Calling all soldiers, it’s time to report for duty!
Many of you will no doubt have piled hours and hours into the original free-to-play title Battle Islands, managing your resources to build a suitable base to defend and subsequently launch attacks from. Now there’s a follow up to it, Battle Islands: Commanders, which is yet another World War II strategy game. Developers DR Studios are no strangers to the free-to-play model, but will they be able to provide gamers with another WWII strategy game, whilst also offering something different from what we’ve seen already?
To cut a long story short, it’s unlike the previous iteration in many ways.
Battle Islands: Commanders forgets about the notion of attacking enemy bases when they aren’t there and instead focuses on real-time PvP. This means that every battle, training ones aside, is against a living, breathing humanoid with the same task as you – to destroy your opponent’s Warship before they destroy yours. It’s a simple objective, one which requires a surprising amount of planning and reactive choices to succeed. Oh, did I mention that you’ll be using a deck of cards to initiate such combat?
After completing the rather straightforward tutorials and then receiving a starter pack of units to kit out your battalion, you’ll have some choices to make. Each card chosen for your deck to prepare for upcoming battles represents a unit to place upon the battlefield during a match and comes with a deployment cost. Although the deployment meter constantly recharges, there’s not always time for it to recharge enough to unleash an epic tank, or something equally as costly. Therefore, there needs to be a balance within the battalion of eight units to ensure windows of opportunity aren’t left wide open for the enemy to exploit.
Unfortunately, once the tutorials are done and dusted, very few options remain as to what to do next. Ranked Battles are the bread and butter of Commanders, allowing humans to face off against humans to earn medals and resource crates. Other than that, there are only friendly and training conflicts to partake in, and these offer nothing apart from the chance to test out new strategies or units.
During a battle, only four cards will be offered up as potential options at any one time, hence luck plays an important part in getting the cards you both want and need. Throughout the three minute long battles, you won’t ever run out of cards and the match only ends when either the time runs out or a Warship is taken out. Each player also has a pair of barracks to bring added protection to the ship, which if taken out can add a point to the overall score – it could be an important point towards victory should the time limit be reached.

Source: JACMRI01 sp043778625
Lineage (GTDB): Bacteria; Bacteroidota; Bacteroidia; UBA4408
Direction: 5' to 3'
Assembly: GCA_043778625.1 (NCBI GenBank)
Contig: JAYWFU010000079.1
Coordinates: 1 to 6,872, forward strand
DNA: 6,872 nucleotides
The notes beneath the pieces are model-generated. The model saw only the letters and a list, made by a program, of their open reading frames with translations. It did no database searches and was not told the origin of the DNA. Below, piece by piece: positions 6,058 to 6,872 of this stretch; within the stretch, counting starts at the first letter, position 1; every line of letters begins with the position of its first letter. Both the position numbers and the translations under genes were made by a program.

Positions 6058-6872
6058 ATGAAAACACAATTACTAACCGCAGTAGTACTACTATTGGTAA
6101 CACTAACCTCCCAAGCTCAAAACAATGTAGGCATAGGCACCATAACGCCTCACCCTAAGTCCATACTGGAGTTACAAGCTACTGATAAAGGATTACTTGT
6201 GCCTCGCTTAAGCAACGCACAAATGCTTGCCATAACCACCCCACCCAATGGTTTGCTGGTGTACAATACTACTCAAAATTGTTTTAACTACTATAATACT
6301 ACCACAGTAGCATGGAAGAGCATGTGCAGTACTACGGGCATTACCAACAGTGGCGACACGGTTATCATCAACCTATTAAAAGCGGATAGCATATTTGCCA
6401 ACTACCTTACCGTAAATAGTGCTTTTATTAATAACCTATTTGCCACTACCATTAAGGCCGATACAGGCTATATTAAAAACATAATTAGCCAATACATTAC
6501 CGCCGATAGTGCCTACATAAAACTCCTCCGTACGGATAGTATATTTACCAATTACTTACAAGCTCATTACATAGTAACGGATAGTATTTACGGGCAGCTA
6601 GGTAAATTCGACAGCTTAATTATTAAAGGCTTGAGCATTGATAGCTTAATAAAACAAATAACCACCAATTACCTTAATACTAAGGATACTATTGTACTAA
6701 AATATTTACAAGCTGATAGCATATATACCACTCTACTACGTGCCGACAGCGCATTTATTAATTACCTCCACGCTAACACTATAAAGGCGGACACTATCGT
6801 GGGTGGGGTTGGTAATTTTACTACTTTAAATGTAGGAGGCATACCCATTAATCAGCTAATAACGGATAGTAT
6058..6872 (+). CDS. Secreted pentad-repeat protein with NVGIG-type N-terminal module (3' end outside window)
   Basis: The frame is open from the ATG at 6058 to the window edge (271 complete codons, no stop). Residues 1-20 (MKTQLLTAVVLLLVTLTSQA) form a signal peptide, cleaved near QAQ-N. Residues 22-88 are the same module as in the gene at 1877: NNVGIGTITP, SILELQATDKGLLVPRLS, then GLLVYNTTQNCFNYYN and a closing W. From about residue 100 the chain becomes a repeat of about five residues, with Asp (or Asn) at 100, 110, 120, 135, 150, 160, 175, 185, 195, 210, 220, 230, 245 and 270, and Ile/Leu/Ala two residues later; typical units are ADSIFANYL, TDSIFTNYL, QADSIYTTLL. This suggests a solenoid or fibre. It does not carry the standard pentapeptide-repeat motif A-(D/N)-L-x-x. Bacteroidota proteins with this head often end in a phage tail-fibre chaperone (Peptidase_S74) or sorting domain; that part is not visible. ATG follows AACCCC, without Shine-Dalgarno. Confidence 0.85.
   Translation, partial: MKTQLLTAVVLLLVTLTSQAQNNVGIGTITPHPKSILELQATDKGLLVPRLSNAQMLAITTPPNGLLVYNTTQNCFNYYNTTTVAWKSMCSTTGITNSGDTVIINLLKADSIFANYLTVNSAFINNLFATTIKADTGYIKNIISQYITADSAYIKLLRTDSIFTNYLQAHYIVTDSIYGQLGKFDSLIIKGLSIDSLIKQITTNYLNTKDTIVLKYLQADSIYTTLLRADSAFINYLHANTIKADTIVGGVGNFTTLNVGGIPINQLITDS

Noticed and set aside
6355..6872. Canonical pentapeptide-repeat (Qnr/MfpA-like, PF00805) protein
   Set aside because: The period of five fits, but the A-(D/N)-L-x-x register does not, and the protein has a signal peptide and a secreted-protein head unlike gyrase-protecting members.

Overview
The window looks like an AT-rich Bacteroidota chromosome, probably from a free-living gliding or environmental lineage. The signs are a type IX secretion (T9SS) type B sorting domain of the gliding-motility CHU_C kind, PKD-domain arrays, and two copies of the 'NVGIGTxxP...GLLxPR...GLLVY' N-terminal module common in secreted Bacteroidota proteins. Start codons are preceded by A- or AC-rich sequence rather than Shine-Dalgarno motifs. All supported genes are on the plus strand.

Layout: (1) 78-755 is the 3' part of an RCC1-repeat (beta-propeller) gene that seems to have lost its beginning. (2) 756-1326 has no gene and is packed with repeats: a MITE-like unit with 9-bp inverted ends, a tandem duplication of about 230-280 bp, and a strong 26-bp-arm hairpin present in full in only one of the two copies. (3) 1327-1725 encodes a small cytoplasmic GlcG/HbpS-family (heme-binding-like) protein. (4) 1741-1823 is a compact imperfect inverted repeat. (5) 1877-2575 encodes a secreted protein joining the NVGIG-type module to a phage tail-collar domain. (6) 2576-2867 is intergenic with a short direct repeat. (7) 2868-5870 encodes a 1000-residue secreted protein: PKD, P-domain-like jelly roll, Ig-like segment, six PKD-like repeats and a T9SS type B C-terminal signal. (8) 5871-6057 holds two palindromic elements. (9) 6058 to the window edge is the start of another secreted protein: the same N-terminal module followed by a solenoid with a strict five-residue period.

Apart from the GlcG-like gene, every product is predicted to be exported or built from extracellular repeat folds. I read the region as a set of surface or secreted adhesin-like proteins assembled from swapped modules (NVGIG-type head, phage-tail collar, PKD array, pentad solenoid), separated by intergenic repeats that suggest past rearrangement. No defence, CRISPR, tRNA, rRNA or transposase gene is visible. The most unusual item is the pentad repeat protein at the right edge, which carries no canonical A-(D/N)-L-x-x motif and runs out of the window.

Earning medals via winning matches actually unlocks different areas – or theaters as they are known in-game – in which the battles take place; these range from North Africa to East Asia. Despite a healthy number of theaters included, I feel as though the designs and layouts could’ve been far more distinguishable from one another. The good thing is that each new theater brings a whole host of new units to acquire via the unlockable crates.
It has to be said that variation within the unit selection is great. Whether you need a small troop of riflemen, a fighter plane, attack dogs, tanks, turrets or barbed wire, all this and more can be found in the crates. Should you already have the card, it’ll be kept and added to the original card to eventually level-up the attributes of that one, thus boosting its strength. Crates containing units and other resources are earned by taking out a set amount of the main enemy structures, waiting for a bog standard supply crate every four hours, or from winning a match.
And it’s with the crates that the micro-transactions of Commanders come to the forefront, because there’s often a wait in order to unlock a crate – thankfully though this can be sped up using gold. Gold does pop up sparsely in crates for free, but they really want you to buy some and it’s increasingly tempting when there’s a 12hr wait on an awesome crate. Gold is also used to purchase crates outright, and it’s quite telling when you’re up against a low medal opponent that they’ve spent cash when they decimate your units with ease.
Joining an alliance, a clan of sorts, is another way to earn units to bolster your deck as you can request specific ones that might be close to levelling up. As of yet, my allies have been a bit tight and so I haven’t really noticed the benefit up to this point.
Battle Islands: Commanders deserves a few mini-sessions of play a day, because it’s not a bad little strategy game at all. Deciding upon placement, timing and whether to allow your opponent to deploy his troops first are all important factors in winning. It’s frantic at the best of times, with most battles going right to the last minute, but it’s a one-trick pony in that Ranked Battles are all it really has. I wish there was a greater difference between all of the theaters, even just random layouts to freshen up the action would’ve been suffice. It’s slightly off-putting to be destroyed by people who have probably paid good money to be so deadly; however, you can either suck it up or join them at their own game.
As it’s free, why not head over and download Battle Islands: Commanders? You won’t be playing for hours on end, but there’s definitely a bit of fun to be had in short spells…all at no cost to you.